By Irene Klotz
CAPE CANAVERAL, Florida (Reuters) - A cargo ship owned by Space Exploration Technologies arrived at the International Space Station on Sunday, with a delivery of supplies and science experiments for the crew and a pair of legs for the experimental humanoid robot aboard that one day may be used in a spacewalk.
Station commander Koichi Wakata used the outpost's 58-foot (18-meter) robotic crane to snare the Dragon capsule from orbit at 7:14 a.m. (1114 GMT), ending its 36-hour journey.
At the time, the station, a $100 billion project of 15 nations, was sailing 260 miles over the Nile River.
About three hours later, the crew bolted the capsule to a docking port on the station's Harmony module. They plan to start unpacking on Monday.
"The Easter Dragon is knocking at the door," astronaut Randy Bresnik radioed to the crew from Mission Control in Houston.
Space Exploration, known as SpaceX, had planned to launch its Dragon cargo ship in March, but was delayed by technical problems, including a two-week hold to replace a damaged U.S. Air Force radar tracking system.
The Falcon 9 rocket carrying Dragon finally lifted off at 3:25 p.m. (1925 GMT) on Friday from Cape Canaveral Air Force Station in Florida.
The launch also provided privately owned SpaceX an opportunity to carry out another test in its quest to develop a reusable rocket.
After the Falcon 9's first-stage section separated from the upper-stage motor and Dragon capsule, the discarded rocket relit some of its engines to slow its fall back through the atmosphere and position itself to touch down vertically on the ocean before gravity turned it horizontal. The booster also was equipped with four 25-foot-long landings for stabilization.
Data transmitted from an airplane tracking the booster's descent indicated it splashed down intact in the Atlantic Ocean - a first for the company.
"Data upload from tracking plane shows landing in Atlantic was good! Several boats enroute through heavy seas," SpaceX's chief executive, Elon Musk, posted on Twitter late Friday.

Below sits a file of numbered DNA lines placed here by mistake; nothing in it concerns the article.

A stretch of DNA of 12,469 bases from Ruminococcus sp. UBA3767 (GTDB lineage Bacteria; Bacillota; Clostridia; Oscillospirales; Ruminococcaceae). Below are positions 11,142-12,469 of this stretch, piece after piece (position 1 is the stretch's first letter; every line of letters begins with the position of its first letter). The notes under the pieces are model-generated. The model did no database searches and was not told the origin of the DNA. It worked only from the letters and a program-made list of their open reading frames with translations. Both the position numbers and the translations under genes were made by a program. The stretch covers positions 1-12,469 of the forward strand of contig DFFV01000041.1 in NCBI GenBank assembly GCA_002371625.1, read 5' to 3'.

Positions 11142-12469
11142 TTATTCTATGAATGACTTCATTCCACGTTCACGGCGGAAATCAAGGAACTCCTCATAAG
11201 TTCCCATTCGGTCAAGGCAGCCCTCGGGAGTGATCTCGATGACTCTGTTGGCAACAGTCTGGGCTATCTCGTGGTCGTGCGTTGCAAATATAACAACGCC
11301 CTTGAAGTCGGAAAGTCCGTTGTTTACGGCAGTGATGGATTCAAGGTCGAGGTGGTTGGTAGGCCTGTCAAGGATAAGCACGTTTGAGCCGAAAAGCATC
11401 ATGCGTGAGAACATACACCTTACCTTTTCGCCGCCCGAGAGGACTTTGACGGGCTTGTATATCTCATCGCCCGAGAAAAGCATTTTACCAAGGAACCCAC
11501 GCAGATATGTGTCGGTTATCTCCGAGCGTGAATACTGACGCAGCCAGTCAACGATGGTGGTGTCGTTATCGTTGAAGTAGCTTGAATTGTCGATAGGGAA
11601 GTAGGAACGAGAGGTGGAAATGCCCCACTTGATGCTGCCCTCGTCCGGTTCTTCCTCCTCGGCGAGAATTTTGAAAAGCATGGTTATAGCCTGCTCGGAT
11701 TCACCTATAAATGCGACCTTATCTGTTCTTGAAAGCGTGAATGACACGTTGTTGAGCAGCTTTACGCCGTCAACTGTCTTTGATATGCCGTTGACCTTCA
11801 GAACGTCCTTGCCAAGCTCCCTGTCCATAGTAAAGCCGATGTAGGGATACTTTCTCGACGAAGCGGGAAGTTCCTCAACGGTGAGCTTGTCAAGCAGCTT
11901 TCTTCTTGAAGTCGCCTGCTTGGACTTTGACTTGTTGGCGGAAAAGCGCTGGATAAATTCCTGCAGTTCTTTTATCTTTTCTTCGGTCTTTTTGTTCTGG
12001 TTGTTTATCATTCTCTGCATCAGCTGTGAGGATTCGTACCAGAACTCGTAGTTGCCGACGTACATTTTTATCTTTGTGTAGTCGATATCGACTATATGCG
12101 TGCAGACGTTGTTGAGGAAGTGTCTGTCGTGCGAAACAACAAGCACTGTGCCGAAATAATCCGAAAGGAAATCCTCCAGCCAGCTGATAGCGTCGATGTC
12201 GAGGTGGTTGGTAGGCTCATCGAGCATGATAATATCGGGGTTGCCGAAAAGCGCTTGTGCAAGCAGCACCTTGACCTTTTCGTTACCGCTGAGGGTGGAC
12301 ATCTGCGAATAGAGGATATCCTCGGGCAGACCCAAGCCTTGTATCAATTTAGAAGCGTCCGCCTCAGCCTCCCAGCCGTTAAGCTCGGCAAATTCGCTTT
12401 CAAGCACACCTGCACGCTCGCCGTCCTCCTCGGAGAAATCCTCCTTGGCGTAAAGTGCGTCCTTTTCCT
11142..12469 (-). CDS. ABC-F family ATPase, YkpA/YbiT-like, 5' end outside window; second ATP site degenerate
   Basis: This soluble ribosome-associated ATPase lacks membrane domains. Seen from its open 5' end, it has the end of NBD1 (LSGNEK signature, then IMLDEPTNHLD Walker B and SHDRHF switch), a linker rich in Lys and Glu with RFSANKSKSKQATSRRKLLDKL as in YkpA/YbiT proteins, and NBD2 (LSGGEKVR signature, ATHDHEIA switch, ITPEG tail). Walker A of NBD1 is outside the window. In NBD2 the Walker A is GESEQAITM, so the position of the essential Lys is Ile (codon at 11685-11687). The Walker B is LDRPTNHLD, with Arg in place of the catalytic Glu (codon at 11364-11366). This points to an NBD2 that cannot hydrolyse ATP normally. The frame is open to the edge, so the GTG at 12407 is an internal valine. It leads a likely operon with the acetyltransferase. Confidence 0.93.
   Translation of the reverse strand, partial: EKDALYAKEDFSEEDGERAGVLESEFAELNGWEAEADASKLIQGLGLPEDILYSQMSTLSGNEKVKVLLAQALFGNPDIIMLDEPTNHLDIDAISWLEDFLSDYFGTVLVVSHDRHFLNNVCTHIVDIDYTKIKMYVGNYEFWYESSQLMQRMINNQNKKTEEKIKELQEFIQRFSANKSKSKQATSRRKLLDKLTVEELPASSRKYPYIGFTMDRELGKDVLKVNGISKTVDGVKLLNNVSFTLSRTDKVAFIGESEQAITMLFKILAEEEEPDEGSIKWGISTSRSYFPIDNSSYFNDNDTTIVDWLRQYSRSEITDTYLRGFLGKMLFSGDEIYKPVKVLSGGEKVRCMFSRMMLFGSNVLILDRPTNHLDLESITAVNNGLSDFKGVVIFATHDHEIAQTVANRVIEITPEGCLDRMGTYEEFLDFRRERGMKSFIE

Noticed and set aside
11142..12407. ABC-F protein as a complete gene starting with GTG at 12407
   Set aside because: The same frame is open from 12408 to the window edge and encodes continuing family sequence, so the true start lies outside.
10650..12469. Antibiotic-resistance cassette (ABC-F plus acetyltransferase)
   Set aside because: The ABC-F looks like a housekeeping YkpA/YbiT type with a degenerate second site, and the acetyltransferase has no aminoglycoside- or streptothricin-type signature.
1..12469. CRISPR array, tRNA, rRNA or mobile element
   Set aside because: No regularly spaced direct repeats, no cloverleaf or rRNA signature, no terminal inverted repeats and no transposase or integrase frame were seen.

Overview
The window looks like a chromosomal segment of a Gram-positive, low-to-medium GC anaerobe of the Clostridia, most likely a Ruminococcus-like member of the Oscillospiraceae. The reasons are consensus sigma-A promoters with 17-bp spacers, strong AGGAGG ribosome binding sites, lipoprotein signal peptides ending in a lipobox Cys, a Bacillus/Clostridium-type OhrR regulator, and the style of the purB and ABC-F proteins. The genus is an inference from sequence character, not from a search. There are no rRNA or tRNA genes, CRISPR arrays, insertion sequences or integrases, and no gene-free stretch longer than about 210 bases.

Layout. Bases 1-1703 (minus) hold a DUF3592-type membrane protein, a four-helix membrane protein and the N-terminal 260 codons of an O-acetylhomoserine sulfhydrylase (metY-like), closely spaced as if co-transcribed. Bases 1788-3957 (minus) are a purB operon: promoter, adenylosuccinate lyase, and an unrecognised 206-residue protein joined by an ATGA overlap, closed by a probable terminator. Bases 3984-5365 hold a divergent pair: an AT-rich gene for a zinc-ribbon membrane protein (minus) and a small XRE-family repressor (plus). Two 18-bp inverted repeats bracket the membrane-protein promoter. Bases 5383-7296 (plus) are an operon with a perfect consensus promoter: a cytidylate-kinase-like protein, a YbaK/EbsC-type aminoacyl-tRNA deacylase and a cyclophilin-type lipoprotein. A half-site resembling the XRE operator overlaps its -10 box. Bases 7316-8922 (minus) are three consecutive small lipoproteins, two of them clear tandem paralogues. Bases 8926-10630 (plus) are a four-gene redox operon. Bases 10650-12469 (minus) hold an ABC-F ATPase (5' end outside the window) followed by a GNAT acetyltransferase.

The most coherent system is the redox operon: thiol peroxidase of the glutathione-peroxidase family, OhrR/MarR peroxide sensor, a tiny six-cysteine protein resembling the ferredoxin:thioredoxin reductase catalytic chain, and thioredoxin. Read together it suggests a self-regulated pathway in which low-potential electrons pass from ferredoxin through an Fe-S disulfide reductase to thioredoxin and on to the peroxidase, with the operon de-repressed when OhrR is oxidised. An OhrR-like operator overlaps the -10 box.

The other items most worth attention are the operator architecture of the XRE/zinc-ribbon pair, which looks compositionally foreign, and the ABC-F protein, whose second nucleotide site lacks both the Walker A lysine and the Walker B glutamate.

SpaceX hopes to return a Falcon 9 booster to land before the end of the year. Eventually, it would like to recover and reuse its rockets to cost launch costs.
"There are just only a few more steps that need to be there to have it all work," Musk told reporters after Friday's launch.
"I think we've got a decent chance of bringing a stage back this year, which would be wonderful."
SpaceX is one of two companies hired by NASA to fly cargo to the space station after the space shuttles were retired in 2011. The company is competing to develop a space taxi for astronauts as well.
So far, SpaceX has made one test flight and three cargo runs to the station under a $1.6 billion contract with NASA.
Among the cargo that arrived aboard Dragon on Sunday are a pair of zero-gravity legs for the station's prototype robot, Robonaut, which currently consists of a humanoid head and torso.
"The legs are not really for walking. They're used for climbing around," Andy Petro, with NASA's Space Technology Mission Directorate in Washington, D.C., told reporters during a prelaunch press conference.
Each leg has seven joints and clamping devices where the feet would be attached to rails and sockets both inside and outside the station, though it will be some time before software is developed to allow Robonaut to participate in a spacewalk, program manager Mike Suffredini said.
Dragon will be reloaded with science samples and equipment no longer needed on the station and returned to Earth in about a month.
(Editing by Leslie Adler)